Bridie’s health causes her to collapse and her job is in danger. Rosie is sent to the Big House again, but this time as a maid to keep Bridie’s job. No one is nice about this belowstairs. And Rosie is totally embarrassed when Valentine, Victoria’s brother, discovers her change of status one day as she scrubbs the floor on her knees.
I’m not going to give you the whole story in my own words. This was a really good read. The author provided some questions for discussion at the end of the book. Some of them I felt were worth mentioning.
Courage. How did Victoria display courage? Following her heart with Brendan, a footman in her father’s employ. Totally against the rules of society. She not only made love with someone below her station before marriage, but she became pregnant and was not ashamed of it. She waited for him to get out of prison so that she would be able to marry him as she had faith in their love and wanted to make a family with him. She also got training as a nurse and went to the Union Hospital. It would have been acceptable for her to work with a doctor treating women in a private practice. However, Victoria went to the hospital that treated the poor, where she would be exposed to all the diseases and injuries of the poor. That was not acceptable for a woman of her class. And for pursuing Rosie after Rosie turned against her.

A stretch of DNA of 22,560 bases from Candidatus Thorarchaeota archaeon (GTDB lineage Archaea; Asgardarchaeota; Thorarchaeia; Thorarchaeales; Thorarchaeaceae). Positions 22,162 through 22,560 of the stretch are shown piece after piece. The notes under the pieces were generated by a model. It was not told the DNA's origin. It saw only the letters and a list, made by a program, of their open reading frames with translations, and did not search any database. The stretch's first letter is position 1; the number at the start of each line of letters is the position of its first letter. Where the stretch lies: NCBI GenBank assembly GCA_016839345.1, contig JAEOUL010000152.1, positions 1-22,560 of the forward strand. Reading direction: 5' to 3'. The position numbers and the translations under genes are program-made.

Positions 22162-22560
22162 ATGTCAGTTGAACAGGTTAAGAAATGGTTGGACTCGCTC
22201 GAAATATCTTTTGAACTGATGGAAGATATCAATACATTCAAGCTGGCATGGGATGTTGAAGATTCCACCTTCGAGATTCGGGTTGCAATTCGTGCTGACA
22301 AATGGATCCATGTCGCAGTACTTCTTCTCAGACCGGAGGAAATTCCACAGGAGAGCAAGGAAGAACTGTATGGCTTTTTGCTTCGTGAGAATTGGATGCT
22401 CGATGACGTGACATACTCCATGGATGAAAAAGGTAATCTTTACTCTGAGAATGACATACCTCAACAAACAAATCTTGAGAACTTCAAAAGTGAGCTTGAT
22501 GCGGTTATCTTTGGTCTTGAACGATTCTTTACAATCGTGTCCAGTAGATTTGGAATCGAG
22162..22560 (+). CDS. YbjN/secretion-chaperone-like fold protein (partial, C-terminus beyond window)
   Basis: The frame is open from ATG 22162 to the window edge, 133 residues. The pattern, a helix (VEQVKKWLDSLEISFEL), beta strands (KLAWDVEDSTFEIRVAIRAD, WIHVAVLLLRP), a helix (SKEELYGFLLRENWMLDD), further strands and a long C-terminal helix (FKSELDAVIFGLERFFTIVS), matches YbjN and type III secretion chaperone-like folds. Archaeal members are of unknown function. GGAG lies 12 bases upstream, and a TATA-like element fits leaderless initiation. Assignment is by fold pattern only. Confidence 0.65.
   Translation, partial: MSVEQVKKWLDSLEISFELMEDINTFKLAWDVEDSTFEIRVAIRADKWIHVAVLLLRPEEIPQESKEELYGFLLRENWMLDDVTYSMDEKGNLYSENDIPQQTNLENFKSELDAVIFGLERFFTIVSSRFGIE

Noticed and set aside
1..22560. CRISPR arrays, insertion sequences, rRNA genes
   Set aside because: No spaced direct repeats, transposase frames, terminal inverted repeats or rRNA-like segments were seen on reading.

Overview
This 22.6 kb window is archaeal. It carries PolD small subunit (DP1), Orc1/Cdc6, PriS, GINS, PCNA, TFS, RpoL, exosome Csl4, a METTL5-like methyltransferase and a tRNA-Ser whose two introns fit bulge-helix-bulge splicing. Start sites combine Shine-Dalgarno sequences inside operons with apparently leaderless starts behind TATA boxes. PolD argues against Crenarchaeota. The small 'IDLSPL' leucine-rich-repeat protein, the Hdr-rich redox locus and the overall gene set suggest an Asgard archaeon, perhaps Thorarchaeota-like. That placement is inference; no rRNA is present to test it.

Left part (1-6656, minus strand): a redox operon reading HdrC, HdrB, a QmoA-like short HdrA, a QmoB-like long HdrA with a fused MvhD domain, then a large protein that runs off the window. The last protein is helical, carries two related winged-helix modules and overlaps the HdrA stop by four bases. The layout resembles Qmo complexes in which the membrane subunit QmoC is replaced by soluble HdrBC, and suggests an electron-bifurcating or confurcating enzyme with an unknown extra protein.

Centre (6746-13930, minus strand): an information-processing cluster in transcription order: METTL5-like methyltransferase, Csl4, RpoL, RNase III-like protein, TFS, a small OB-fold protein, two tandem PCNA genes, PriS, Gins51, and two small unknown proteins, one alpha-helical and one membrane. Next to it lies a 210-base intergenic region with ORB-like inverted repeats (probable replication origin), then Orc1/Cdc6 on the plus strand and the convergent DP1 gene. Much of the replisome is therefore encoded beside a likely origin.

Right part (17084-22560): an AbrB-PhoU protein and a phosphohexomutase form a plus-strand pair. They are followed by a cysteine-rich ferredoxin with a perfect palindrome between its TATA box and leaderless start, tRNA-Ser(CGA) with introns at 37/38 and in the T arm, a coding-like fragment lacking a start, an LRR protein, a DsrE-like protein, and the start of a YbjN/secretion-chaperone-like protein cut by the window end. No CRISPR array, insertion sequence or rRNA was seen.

How did Rosie show courage? In the first page of the book, she went to the Big House. Taking the lessons with Victoria. Then after a decade of being treated almost as a daughter of the house, she returns as a maid. That took courage as well. The other servants would have really lorded it over her for her fall from grace as it were. Then when Rosie went to Dublin to find Bridie. She had to go into the poorest tenements of the city to find her and her baby. And then her search for work came to naught. This drove her to locate Lady Marianne again to ask for her help. To do that and then to attempt the ruse they came up with took more courage. To know that in a moment she could be publicly unmasked, which she was. Then later, she lives with Cathal without marriage. And finally, for the way she spoke up to the Bell family. Telling them off for the way they treat each other and those “beneath” them. Both of these women showed courage throughout their lives in many ways.